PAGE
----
At its last meeting the Federal Reserve extended operation twist through the end of the year whereby it sells its shorter term Treasuries and purchases longer term Treasuries to keep the yield on the Ten Year Treasury as low as possible. The primary objective is to lower mortgage rates to encourage home buying and mortgage refinancing. At the meeting the Fed lowered its anticipated inflation rate to 1.75% and its 2012 anticipated unemployment rate to 8.2% for 2012. The Fed didn't launch QE3 primarily because of the upcoming November 2012 Presidential Elections and an interest in seeing more data. If the Federal Reserve launches QE3 look for it to go big and again target direct purchases of Agency Mortgages such as those issued by Fannie Mae (FNMA.OB) and Freddie Mac (FMCC.OB). The markers the Fed is looking at are first and foremost inflation and then unemployment and they are prepared to act aggressively if they are once again forced to lower their forecast of economic activity.
The most significant economic report since the last Federal Reserve meeting on June 20 has been the Institute for Supply Management Manufacturing Report. The June number came in below the consensus at 49.7. Anything below 50 is considered contracting and recessionary. The most shocking part of the report was the prices paid for raw goods component. The number dropped from 47.5 to 37, which is deflationary. While the Fed is concerned about near zero growth, it is especially concerned about a further slowdown in inflation, no less deflation. New orders in the report fell from 60.1 to 47.8 representing a dramatic slowdown in future growth and employment. If more data like this continue to emerge there will be pressure on the Federal Reserve to move before the election. Housing and construction data that has come out in the last couple of weeks has been encouraging. But housing is a lagging indicator because most mortgages take 6 weeks or longer to close.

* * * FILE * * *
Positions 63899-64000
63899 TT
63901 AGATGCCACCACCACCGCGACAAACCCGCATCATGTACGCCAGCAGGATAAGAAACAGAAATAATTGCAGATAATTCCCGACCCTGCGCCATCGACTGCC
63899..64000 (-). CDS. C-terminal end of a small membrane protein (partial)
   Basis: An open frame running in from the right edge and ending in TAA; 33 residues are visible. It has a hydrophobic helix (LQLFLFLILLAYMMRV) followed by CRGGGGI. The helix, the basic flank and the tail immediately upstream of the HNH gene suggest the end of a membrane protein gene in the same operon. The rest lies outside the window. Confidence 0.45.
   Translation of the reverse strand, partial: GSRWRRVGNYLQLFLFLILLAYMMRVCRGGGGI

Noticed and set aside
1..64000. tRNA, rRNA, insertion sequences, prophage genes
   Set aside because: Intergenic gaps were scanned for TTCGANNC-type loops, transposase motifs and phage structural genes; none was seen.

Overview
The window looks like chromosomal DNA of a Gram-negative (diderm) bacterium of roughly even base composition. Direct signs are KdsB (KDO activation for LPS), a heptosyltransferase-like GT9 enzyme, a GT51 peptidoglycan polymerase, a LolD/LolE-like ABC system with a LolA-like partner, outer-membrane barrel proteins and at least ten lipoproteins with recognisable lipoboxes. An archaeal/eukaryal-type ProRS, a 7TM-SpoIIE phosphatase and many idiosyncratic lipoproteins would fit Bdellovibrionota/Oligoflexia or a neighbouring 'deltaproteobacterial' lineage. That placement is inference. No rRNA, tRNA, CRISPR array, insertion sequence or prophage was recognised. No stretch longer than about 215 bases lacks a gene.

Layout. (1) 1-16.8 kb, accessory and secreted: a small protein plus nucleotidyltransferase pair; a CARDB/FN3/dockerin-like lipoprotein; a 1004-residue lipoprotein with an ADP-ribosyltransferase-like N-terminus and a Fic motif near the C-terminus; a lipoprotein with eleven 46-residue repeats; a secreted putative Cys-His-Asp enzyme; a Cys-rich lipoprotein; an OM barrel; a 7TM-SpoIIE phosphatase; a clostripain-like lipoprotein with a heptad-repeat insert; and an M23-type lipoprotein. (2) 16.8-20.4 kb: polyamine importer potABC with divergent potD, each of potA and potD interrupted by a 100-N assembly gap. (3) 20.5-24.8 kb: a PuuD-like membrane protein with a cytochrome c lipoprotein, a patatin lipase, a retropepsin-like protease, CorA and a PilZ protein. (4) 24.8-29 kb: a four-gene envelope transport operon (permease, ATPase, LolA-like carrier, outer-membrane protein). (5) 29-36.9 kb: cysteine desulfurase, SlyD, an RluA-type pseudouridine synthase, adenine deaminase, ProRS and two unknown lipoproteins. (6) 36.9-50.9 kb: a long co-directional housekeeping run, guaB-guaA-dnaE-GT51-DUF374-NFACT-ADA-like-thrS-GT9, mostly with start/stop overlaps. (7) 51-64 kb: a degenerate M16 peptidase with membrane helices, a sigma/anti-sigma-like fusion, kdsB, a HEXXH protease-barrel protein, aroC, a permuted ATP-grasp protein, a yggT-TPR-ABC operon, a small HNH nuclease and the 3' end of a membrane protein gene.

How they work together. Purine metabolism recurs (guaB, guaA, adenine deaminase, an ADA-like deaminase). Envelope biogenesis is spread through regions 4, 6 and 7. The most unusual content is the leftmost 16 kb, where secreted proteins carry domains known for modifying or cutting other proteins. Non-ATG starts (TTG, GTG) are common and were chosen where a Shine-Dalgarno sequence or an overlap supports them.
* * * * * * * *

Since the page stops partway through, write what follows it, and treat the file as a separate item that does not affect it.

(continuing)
If the Fed launches QE3 it will be directly targeting mortgages. The biggest direct beneficiaries will be banks with large mortgage operations. The five largest mortgage lenders in 2012 are Wells Fargo (WFC), JPMorganChase (JPM), Bank of America (BAC), Citi (C), and U.S. Bankcorp (USB). The mortgage divisions of these banks would perform very strongly if QE3 is accompanied by easing lending standards from Fannie and Freddie. In 2007 the average credit score receiving approval from Fannie was 716, now it is close to a high of 762. Simply lowering the average score to 740 would provide a major boost to mortgage lenders.
Because of the uncertainty of the elections in Greece and the outcome of measures to ease pressure on the bonds of Spain and Italy the Federal Reserve will want to wait for July data to see if the economy is experiencing a temporary lull or the beginning of a downward trend. The Fed will pay close attention to any further pricing erosion in commodities like oil and copper. They will also pay attention to the 10 year yield of Spanish and Italian bonds to see if they go back over the 7% range in yield. If the dramatic drop in new orders and pricing in the ISM Manufacturing data is not reversed quickly it will portend a contractionary trend and not a temporary lull and the Fed can be expected to launch QE3.
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